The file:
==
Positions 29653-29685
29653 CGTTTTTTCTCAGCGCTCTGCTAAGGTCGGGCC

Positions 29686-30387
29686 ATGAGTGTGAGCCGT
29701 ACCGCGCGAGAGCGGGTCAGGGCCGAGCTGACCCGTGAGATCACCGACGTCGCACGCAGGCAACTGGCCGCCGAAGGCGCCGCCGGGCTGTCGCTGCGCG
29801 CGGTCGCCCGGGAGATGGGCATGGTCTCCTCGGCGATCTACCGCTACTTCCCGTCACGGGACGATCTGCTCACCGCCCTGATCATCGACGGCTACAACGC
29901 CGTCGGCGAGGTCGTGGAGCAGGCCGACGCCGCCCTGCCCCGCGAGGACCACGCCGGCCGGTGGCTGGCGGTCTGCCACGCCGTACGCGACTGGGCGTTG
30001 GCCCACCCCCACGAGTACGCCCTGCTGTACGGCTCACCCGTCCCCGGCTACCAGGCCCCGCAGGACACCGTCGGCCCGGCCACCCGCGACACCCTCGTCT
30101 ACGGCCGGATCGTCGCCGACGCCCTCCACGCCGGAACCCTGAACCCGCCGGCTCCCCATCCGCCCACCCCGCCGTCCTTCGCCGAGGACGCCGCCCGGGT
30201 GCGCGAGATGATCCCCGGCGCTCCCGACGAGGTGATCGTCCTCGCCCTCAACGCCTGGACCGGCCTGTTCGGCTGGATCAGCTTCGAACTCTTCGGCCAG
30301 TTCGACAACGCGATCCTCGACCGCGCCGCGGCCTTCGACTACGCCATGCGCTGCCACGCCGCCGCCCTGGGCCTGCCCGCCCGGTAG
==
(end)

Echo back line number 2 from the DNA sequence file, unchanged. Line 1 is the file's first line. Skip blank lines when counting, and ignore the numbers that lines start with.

29653 CGTTTTTTCTCAGCGCTCTGCTAAGGTCGGGCC